Moira and Hunter leaned forward, curiosity getting the better of them. Arcady walked his way across the workbench, his brass-plated insect-feet tapping out a skittering, staccato pattern across the wooden table.

Faded at first, a number slowly took shape as Krumer rubbed the charcoal over the paper, exposing the etchings in the cylinder. A few rubbings more, a second number followed the first. At last, a word eventually appeared.

“It reads ‘Angela’!” Moira exclaimed.

“Yes, and those look to be navigational coordinates,” Arcady said, cocking his head slightly to the left while peering at the numbers.

Hunter smiled warmly, “Ah, clever girl. Knowing that a ship’s opti-telegraphic would be recovered, she left a hidden message.”

Arcady’s wings vibrated while he thought. “That’s quite capital, but why not just record her voice?” He asked curiously, “is her voice box in need of repair?”

“If I had to guess, she was afraid of being heard,” Krumer replied, still lightly scrubbing the charcoal over the paper. “Those pirates were thorough, from searching to laying the traps. A young lady recording a message into the ship’s opti-telegraphic would sure to have been discovered.”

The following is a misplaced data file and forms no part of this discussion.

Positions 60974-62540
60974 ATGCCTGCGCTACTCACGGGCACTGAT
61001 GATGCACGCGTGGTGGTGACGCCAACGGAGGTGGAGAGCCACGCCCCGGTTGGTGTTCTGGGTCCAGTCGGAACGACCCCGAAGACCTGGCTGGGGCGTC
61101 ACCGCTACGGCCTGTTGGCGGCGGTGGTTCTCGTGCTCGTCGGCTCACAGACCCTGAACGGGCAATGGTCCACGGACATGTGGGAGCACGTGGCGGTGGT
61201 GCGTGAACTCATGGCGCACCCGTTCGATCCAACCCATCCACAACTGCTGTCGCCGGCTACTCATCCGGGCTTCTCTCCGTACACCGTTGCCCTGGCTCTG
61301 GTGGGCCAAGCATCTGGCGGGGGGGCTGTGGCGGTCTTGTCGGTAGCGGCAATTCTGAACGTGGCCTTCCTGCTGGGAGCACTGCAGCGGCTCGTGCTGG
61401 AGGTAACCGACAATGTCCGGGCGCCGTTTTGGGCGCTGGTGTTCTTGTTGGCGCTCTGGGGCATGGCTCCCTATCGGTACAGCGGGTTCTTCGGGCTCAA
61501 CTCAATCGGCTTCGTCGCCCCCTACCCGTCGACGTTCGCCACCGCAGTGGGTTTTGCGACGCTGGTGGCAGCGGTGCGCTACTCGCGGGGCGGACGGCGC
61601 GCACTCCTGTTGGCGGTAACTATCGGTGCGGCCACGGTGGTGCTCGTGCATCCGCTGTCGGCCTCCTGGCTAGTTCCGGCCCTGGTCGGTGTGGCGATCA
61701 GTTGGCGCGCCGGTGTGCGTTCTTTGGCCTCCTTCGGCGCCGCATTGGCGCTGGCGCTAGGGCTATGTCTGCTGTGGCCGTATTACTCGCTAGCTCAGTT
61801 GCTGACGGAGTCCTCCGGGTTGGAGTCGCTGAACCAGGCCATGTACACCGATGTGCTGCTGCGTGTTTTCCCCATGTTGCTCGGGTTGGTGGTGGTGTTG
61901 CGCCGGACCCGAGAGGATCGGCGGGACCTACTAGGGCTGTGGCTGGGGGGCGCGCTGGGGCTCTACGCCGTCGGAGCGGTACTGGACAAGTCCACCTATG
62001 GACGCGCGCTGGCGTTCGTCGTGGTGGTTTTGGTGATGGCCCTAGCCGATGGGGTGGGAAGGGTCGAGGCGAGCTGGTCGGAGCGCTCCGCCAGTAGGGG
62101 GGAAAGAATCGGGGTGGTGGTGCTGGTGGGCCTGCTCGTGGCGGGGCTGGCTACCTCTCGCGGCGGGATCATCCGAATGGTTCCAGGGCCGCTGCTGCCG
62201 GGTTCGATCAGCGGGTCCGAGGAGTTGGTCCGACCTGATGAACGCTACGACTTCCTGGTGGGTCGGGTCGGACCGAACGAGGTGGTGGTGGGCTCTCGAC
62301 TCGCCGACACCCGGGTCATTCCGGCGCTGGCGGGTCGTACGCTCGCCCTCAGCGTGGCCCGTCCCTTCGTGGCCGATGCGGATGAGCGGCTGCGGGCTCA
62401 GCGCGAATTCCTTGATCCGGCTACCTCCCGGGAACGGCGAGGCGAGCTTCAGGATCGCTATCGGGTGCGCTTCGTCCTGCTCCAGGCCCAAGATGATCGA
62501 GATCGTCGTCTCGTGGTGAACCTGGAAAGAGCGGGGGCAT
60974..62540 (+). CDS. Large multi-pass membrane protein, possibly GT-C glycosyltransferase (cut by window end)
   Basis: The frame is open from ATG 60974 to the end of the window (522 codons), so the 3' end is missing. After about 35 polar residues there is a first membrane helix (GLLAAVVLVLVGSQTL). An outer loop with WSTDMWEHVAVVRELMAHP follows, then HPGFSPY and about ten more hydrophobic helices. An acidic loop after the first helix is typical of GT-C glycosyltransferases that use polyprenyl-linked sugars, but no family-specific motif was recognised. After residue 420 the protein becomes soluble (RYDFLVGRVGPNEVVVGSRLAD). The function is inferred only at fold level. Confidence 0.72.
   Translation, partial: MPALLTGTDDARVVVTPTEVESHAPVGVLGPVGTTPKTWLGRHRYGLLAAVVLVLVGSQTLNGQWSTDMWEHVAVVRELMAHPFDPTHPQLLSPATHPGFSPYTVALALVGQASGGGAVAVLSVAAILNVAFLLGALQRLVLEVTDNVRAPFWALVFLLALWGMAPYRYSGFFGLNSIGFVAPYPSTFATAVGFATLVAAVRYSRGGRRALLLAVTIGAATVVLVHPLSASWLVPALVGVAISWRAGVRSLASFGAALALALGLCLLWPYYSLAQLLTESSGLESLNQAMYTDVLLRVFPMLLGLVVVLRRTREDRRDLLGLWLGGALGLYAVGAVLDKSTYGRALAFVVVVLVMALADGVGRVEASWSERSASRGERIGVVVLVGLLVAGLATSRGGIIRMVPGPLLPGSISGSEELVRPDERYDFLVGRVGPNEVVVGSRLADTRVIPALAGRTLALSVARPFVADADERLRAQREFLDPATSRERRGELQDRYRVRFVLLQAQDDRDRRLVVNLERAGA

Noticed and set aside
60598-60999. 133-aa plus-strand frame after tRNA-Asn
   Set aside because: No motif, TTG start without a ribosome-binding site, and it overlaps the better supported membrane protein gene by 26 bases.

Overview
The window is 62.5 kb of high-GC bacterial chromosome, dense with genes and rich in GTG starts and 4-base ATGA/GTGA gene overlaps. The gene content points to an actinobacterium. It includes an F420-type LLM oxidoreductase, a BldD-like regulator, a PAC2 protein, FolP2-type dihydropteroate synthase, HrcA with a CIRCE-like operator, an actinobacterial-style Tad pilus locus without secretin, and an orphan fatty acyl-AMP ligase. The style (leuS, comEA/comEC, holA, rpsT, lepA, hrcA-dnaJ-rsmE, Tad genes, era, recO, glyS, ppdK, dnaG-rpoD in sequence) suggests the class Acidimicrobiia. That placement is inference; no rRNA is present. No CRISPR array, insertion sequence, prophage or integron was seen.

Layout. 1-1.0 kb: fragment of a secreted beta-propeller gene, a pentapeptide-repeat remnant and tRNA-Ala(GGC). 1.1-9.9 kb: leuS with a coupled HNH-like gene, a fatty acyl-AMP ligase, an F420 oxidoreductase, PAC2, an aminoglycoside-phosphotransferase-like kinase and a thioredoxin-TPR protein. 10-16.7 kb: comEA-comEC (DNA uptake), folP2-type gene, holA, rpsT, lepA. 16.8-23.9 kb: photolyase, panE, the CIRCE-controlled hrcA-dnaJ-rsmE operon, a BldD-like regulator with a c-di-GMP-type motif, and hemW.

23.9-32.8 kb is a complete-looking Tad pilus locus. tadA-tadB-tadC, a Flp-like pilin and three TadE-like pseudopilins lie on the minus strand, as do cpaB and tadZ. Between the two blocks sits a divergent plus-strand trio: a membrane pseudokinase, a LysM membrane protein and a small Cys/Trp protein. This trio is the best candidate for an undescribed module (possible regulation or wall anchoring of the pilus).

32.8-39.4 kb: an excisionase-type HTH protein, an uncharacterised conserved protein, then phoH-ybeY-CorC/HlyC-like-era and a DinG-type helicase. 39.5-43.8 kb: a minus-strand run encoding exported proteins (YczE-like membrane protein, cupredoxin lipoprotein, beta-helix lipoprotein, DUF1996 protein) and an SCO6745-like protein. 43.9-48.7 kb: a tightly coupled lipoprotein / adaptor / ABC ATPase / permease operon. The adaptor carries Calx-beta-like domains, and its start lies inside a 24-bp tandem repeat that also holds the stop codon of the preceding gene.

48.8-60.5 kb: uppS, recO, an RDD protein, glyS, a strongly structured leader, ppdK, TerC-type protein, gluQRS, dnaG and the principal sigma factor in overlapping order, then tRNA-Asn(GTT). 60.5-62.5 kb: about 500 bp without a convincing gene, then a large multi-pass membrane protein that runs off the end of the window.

Captain Hunter glanced over the numbers, then the words that followed. “The coordinates I don’t recognize square off. However, I think they are not far from here.” He rubbed his chin thoughtfully. “Her choice of words are interesting: ‘Sealed aquila’, ‘have monkey’, ‘Angela’.”

“A monkey?” Moira asked, leaning closer to get a better look at the rubbings.

“There was a monkey?” Arcady asked, just as confused.

“Not according to the manifest,” the captain replied. Anthony glanced over to Krumer, “Are you sure there isn’t more?”